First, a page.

Ryan Smith of Auburn celebrates as he finishes in first place at the Eversource Hartford Marathon on Saturday, Oct. 12, 2019, in Hartford, Connecticut. Smith’s time of 2:18:35 qualifies him for the U.S. Olympic trials. Kassi Jackson/Hartford Courant

Ryan Smith suffered a thigh injury less than a month before his race at the Eversource Hartford Marathon.

But when a U.S. Olympic trials berth was on the line, all the pain went away. 

Smith, an Indiana native who lives in Auburn, ran the Hartford Marathon in Hartford, Connecticut, last Saturday and was in front from start to finish, winning in a time of 2 hours, 18 minutes and 35 seconds, which is 25 seconds faster than the Olympic B standard. (The A standard is required to compete in the Olympics).

“I really wasn’t worried about the injury,” Smith said. “At that point, it wasn’t really about the training I had done the past couple months, it is really about the training I’ve done the past 11 years.”

Heading into the race, Smith was confident he had properly managed the injury.

“I had to take some lower-mileage days and days off, and so I was thinking of that,” Smith said. “I thought I maintained my fitness well, and I knew there were a lot of good guys in the field.”


From about the fifth mile to the eighth, Smith felt the injury in his right adductor, but it dispersed and he was able to settle in. 

At Mile 10, Smith realized he was behind the pace. At Mile 15, he left the lead group of about six other runners to make his move. Winning the marathon was great, but achieving the Olympic standard time was Smith’s main goal

“There’s a turnaround at Mile 17, and I knew at Mile 15 it started a really gradual hill to 17, so I knew when you took the U-turn it is a gradual downhill for two miles, so I made my move up the hill,” Smith said. “No one felt confident enough to go with me. It’s not that they couldn’t, but I made such a hard move up that hill that people kind of backed off and said, ‘Whoa, we still have a lot of race left to go.’”

When he reached the halfway point of the marathon, Smith was averaging 5:19 per mile instead of the 5:18 needed to qualify. So, he simply picked up the pace.

“Once I hit a couple of 5:10 miles, I knew I was getting there,” Smith said. “Then I realized at Mile 20 I was 15 seconds ahead of pace. At around Mile 20, that’s usually when I start to fade, but I had been doing such a good job in training that I felt really good. Typically I would slow down to 5:30-5:40, but Mile 20 to 25 I averaged 5:14.”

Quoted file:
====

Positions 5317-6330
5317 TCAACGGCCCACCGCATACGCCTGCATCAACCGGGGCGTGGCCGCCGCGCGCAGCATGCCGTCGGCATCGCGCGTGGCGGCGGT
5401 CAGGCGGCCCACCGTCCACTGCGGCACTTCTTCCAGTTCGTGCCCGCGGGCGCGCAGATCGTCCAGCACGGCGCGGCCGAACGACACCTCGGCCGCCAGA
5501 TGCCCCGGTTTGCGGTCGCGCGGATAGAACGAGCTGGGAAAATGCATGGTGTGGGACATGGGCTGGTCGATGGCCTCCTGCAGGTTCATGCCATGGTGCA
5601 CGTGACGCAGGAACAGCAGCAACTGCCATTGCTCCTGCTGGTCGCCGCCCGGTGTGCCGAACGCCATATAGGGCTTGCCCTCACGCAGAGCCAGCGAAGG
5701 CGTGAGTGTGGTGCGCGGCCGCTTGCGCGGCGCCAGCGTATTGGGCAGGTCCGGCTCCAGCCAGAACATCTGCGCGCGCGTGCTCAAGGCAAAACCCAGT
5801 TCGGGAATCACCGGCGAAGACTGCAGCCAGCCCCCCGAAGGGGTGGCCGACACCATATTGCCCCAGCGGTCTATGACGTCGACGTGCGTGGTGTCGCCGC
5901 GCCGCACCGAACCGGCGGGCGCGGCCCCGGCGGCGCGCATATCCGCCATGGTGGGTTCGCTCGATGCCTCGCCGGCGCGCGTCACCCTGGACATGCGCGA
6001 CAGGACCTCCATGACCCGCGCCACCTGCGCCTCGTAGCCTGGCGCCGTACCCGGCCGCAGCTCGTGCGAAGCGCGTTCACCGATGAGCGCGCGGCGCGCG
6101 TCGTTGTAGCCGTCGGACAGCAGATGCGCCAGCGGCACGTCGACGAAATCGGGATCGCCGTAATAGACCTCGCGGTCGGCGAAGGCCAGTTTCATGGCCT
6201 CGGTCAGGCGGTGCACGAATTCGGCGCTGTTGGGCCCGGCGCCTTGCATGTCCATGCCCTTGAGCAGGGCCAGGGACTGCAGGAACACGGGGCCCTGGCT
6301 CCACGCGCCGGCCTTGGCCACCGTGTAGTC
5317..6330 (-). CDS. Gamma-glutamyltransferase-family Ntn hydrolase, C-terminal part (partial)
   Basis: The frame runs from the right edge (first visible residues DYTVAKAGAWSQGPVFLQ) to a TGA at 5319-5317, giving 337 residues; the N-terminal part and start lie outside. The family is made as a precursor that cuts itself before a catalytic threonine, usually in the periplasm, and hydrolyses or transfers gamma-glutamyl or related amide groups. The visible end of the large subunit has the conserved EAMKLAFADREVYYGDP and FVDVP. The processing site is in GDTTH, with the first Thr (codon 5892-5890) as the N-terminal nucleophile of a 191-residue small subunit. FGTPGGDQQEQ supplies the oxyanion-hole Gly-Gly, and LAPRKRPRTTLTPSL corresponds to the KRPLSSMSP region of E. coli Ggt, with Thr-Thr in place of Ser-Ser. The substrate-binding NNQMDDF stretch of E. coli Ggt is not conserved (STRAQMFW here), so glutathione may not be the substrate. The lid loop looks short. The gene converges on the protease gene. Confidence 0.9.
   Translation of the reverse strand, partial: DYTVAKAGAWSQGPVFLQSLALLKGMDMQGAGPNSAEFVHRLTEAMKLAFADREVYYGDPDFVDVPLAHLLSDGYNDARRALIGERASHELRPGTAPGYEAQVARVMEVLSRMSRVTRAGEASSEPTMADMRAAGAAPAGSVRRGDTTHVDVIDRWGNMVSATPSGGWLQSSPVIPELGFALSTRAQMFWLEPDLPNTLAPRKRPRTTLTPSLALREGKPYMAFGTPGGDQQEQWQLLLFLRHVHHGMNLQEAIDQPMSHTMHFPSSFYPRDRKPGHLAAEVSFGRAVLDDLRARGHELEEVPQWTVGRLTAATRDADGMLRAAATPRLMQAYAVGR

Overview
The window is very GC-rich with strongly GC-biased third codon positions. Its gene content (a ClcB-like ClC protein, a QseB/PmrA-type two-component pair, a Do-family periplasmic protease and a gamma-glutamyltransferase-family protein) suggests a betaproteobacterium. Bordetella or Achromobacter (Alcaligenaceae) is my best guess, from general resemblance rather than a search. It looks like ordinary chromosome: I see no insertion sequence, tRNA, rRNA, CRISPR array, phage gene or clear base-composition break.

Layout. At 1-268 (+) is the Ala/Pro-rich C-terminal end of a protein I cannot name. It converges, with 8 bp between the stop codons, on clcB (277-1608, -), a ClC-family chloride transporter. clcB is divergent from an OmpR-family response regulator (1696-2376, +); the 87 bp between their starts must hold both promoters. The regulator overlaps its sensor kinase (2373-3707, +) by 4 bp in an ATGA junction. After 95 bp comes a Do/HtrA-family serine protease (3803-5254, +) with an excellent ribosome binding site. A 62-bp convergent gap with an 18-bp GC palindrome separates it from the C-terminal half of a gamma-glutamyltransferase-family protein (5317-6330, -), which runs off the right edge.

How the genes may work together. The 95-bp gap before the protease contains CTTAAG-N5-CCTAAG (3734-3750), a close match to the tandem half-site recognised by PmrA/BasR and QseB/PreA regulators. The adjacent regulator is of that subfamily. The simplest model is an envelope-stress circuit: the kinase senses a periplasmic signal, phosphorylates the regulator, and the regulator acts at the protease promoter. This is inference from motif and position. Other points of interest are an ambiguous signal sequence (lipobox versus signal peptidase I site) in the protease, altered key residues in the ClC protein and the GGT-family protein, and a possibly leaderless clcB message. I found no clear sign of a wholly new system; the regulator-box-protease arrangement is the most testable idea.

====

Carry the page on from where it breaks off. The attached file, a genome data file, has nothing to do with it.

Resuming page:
Smith didn’t hide his excitement as he crossed the finish line as the winner and an Olympic trials qualifier.


“I really just thought about all the people who wanted me to get it, and also all the people who I know are rooting against me,” Smith said. “I was really thinking I proved every single one of them wrong; but my support group, I proved every one of them right. There was so much emotion. It was awesome.”

Ryan Smith crosses the finish line to win the Hartford Marathon in Hartford, Connecticut, on Saturday, Oct. 12, 2019. Smith’s time of 2:18:35 qualifies him for the U.S. Olympic trials. Lori Riley/Hartford Courant

Smith will compete in the U.S. Olympic marathon trials in Atlanta on Feb. 29. While he knows he will be seeded in the bottom half of the runners, Smith is confident and determined.

“If I have a really good day, then my goal is top-50,“ Smith said. “I think it’s realistic because the course I used to qualify is rolling, but a lot of the guys that qualify use a course in California called the California International Marathon. It’s like a downhill marathon. Over half of the qualifiers use that course. I think just knowing that — I ran 2:18, but if I ran that course it might have been a 2:16. If I’m seeding myself, then top-50 isn’t unrealistic.”

The top three finishers of each gender at the trials will be nominated to compete for the 2020 U.S. Olympic team in Tokyo.

“I’m certainly excited to see the full-time professionals, as always,” Smith said. “In terms of nerves, I think the pressure of trying to qualify is much more nerve-wracking than actually competing there.

“At the trials, the only way to really win is to get top three, which means you make the Olympic team. I’m not going to finish that high. Not a prayer. So no pressure. I’m just going to try and beat as many people as possible. That sounds more fun than nerve-wracking, especially because it’s a hilly course and I’m really good on hills.”

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